The Clinic’s motion argues that judgment should be granted in favor of Mrs. Prospero regarding the lack of arguable probable cause for her arrest and that she was prosecuted based on a constitutionally defective warrant affidavit.
The case arises from a 911 phone call that Mrs. Prospero made on Thanksgiving Day 2018, reporting gunshots near her home. In retaliation for Mrs. Prospero’s protected speech, Sheriff’s Deputy Ryan Sullivan swore out an arrest warrant affidavit, falsely accusing her of intending to interfere with 911 telephone services. Mrs. Prospero was arrested in January 2019 and spent more than 36 hours detained in the Camden County Jail under health-harming and degrading conditions. Nine months later the district attorney’s office declined to prosecute and dismissed the charge.
In October 2020, the First Amendment Clinic filed a civil rights lawsuit on behalf of Mrs. Prospero in federal district court in the Southern District of Georgia, asserting the violation of Mrs. Prospero’s First and Fourth Amendment rights.
In September 2021, the court granted the Clinic leave to file a second amended complaint adding a deliberate-indifference-in-hiring claim against Camden County Sheriff James Proctor for having brought Deputy Sullivan on board after he was terminated from the nearby Brunswick Police Department.
In March 2022, unpersuaded by the Camden County Sheriff Office’s motion to dismiss on qualified immunity grounds, the court wrote: “[T]he accusation here is that Plaintiff called 911 for the purpose of disrupting emergency service. But viewing the facts in her favor, she herself called 911 just one time, for a total of two and a half minutes, complaining about noisy gunfire and asking the police to make it stop. . . Drawing those inferences in her favor, any reasonable officer would have known these were material misstatements” that the Deputy Sheriff made in his warrant affidavit. The court allowed claims of malicious prosecution, First Amendment retaliation, and deliberate indifference in hiring to proceed through discovery.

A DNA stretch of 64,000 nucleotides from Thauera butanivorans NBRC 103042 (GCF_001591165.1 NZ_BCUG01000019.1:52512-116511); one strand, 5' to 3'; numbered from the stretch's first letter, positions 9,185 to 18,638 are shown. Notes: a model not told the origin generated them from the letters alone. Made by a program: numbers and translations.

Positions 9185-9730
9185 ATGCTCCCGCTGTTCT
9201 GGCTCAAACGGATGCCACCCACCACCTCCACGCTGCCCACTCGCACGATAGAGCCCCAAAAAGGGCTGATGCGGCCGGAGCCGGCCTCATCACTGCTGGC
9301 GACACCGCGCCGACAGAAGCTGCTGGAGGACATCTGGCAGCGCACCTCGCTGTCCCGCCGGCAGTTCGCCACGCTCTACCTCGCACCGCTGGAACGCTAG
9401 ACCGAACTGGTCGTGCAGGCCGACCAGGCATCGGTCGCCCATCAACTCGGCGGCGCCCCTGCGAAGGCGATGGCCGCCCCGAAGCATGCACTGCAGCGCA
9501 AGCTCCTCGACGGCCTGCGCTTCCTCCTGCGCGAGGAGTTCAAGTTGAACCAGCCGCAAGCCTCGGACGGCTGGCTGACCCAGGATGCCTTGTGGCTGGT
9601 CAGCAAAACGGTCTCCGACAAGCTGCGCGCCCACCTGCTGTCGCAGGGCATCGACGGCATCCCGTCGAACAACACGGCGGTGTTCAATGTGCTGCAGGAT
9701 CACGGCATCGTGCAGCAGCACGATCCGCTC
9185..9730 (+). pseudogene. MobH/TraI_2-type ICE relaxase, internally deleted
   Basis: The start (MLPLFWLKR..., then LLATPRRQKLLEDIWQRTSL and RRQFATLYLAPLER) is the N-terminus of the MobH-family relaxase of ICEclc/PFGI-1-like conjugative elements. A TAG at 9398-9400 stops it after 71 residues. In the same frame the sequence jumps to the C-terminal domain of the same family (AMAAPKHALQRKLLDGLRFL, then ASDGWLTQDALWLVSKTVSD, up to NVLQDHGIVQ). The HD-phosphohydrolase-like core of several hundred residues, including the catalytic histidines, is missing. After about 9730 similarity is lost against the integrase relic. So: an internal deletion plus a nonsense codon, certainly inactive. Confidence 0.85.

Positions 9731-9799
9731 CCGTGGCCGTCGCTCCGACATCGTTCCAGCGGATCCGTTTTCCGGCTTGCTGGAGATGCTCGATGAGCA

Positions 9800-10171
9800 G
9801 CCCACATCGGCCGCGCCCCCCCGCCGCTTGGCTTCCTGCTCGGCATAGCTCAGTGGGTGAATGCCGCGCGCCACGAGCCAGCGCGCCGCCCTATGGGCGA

On July 7, 2023, the University of Georgia’s First Amendment Clinic filed for partial summary judgment on behalf of Mrs. Emma Jane Prospero who was arrested in retaliation for exercising her free speech and petition rights by calling Camden County 911 to report gunshots near her home. The Clinic’s motion argues that judgment should be granted in favor of Mrs. Prospero regarding the lack of arguable probable cause for her arrest and that she was prosecuted based on a constitutionally defective warrant affidavit.
The following Clinic students and fellows have assisted in the representation of Mrs. Prospero under the supervision of Clinic Director Clare Norins:
Summer 2023 – Alex Cross and Anyamobi Ananaba
Spring 2023 – Joshua Dillard and Mia McKnight
Fall 2022 – Colton Carpenter, Hanna Esserman, and Maryam Shokry
Summer 2022 – Marlene Berroa Rodriguez and Kyle Steinberg
Spring 2022 – Ben Causey, Emma Courtney, and Matthew Hashemi
Fall 2021 – Jack Mahon, Paige Medley, Brianna Yates
Summer 2021 – Daniel Zimmer
Spring 2021 – Janay Alexander, Mark Bailey, Kirstiana Perryman
Fall 2020 – Janay Alexander and Wess Helton
Summer 2020 – Jeffrey Murphy
Fellows – Lindsey Floyd, Allyson Veile, Samantha Hamilton, and David Afahame